18. 18. FIGURE O.2 CONTRIBUTION OF MALNUTRITION TO DEATHS IN CHILDREN UNDER 5, DEVELOPING COUNTRIES, 2000 Perinatal & Newborn 22% 1098767432109106543214387654321 565432 8798765 0921 1098765432109876543210987654321 1098765432109876543210987654321 1098765432109876543210987654321 1098765432109876543210987654321 1098765432109876543210987654321 1098765432109876543210987654321 1098765432109876543210987654321 1098765432109876543210987654321 1098765432109876543210987654321 1098765432109876543210987654321 1098765432109876543210987654321 1098765432109876543210987654321 1098765432109876543210987654321 1098765432109876543210987654321 1098765432109876543210987654321 1098765432109876543210987654321 1098765432109876543210987654321 1098765432109876543210987654321 1098765432109876543210987654321 1098765432109876543210987654321 1098765432109876543210987654321 1098765432109876543210987654321 1098765432109876543210987654321 1098765432109876543210987654321 764321 7676543210987654321 5 7176543210987654321 676543210987654321 54321 76543210987654321 7676543210987654321 54321 5543210987654321 4321 0 76543210989876 7676543210987654321 54321 5 0 7643219876 7676543210987654321 54321 5543210987654321 0 7643219876 7676543210987654321 54321 5543210987654321 07654321 7643219876 7676543210987654321 543211 54321987665432 00987 1 764321987665432 7676543210987654321 543211 5543210987654321 00987 1 764321987665432 7676543210987654321 543211 5543210987654321 00987 1 7676543210987654321 543211 5543210987654321 65432 43219876 00987 1 7676543210987654321 543211 54321987665432 00987 1 10987654321 10987654321 10987654321 10987654321 10987654321 10987654321 10987654321 10987654321 While poverty is a tremendous factor affecting nutritional status, some impoverished families have demonstrated that this can be overcome. The PD/Hearth approach involves the community to identify the behaviors that contribute to good nutrition and the healthy development of children and mobilizes communities to sustainably rehabilitate malnourished children. Pneumonia 20% MALNUTRITION All Other Causes 29% 60 % Malaria 8% Measles 5% HIV/AIDS 4% Diarrhea 12% Source: EPI/WHO 2001 data (8) Malnutrition has long been recognized as a consequence of poverty. It is increasingly clear that it is also a cause. When malnourished, children become significantly weaker, thereby making learning difficult or impossible and infringing on their full development and future earning potential. Lack of certain nutrients also results in lower mental capacity or lower resistance to illness thereby further decreasing productivity. Key Steps of the PD/Hearth Approach T he steps to implementing an effective PD/Hearth program will be described in detail in the following chapters. In brief, the key steps and results are: STEP 1 Decide whether the PD/Hearth approach is feasible in the target community: Chapter 1 RESULT Assessment of the key components for effectiveness within the community and implementing organization and an informed decision on whether to initiate the PD/Hearth approach STEP 2 Begin mobilizing the community and select and train community resource persons: Chapter 2 RESULT Support of the community through identification and involvement of decision makers and influential individuals, formation and/or strengthening of a Village Health Committee, and the identification and training of PD/Hearth resource personnel including supervisors, trainers, project managers, and Community Health Volunteers 12 / Overview of PD/Hearth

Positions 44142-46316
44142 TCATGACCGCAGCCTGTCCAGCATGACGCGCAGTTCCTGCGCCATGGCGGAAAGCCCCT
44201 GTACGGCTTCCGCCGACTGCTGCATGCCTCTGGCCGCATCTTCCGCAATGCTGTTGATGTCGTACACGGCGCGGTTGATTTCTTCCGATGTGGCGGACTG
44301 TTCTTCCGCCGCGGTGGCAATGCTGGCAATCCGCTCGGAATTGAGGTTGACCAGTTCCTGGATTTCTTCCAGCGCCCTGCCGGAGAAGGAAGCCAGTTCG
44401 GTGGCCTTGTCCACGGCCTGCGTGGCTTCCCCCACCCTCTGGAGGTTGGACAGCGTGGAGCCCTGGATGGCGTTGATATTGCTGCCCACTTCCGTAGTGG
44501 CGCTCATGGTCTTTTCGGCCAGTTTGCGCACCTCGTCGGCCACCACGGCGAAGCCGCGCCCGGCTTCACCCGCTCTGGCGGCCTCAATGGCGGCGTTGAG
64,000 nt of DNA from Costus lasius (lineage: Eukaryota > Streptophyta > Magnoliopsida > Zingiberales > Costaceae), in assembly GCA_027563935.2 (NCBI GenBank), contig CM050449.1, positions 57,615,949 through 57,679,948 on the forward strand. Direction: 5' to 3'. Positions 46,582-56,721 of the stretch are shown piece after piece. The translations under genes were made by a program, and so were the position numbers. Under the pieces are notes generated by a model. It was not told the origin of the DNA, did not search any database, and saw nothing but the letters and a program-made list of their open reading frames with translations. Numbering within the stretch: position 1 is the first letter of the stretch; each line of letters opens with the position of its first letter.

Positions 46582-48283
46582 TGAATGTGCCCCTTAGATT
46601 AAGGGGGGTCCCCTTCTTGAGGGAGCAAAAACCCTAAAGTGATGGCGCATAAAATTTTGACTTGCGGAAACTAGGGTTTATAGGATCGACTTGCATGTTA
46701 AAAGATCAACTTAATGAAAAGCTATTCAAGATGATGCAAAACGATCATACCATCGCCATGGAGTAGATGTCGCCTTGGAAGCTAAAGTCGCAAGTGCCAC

19. 19. Prepare for a Positive Deviance Inquiry: Chapter 3 STEP 3 RESULT Awareness of current, normative practices that affect the nutritional status and development of children, a wealth ranking of families, and a nutritional baseline assessment on all children in the target group to identify the malnourished and Positive Deviant (PD) individuals in the community Conduct a Positive Deviance Inquiry: Chapter 4 STEP 4 RESULT Identification of key feeding, caring, hygienic and healthseeking behaviors to be taught in the Hearth sessions based on home visits to PD families Design Hearth Sessions: Chapter 5 STEP 5 RESULT A schedule of twelve home-based sessions with healthy menus and effective health education messages Conduct the Hearth sessions with malnourished children and their caregivers: Chapter 6 STEP 6 RESULT Recovery of malnourished children and improved knowledge and practice of new behaviors among caregivers Support new behaviors through follow-up visits: Chapter 6 STEP 7 RESULT Participants practicing new behaviors at the household level Repeat Hearth as needed: Chapter 6 STEP 8 RESULT Majority of children rehabilitated and growing well Expand PD/Hearth program to additional communities: Chapter 7 STEP 9 RESULT Additional communities rehabilitating malnourished children Sustainability needs to be built-in and planned from the start and not tacked on as an after thought at the end of a Hearth project. Chapter 7 includes a discussion of this issue and how it can be considered in the early phases of planning a PD/ Hearth program. Each chapter begins with a depiction of the nine steps and highlights the step being covered so that you can follow your progression in the process. Positive Deviance/Hearth Manual / 13 Monitoring and Evaluation is important to all steps of PD/ Hearth. It is covered in detail in Chapter 8.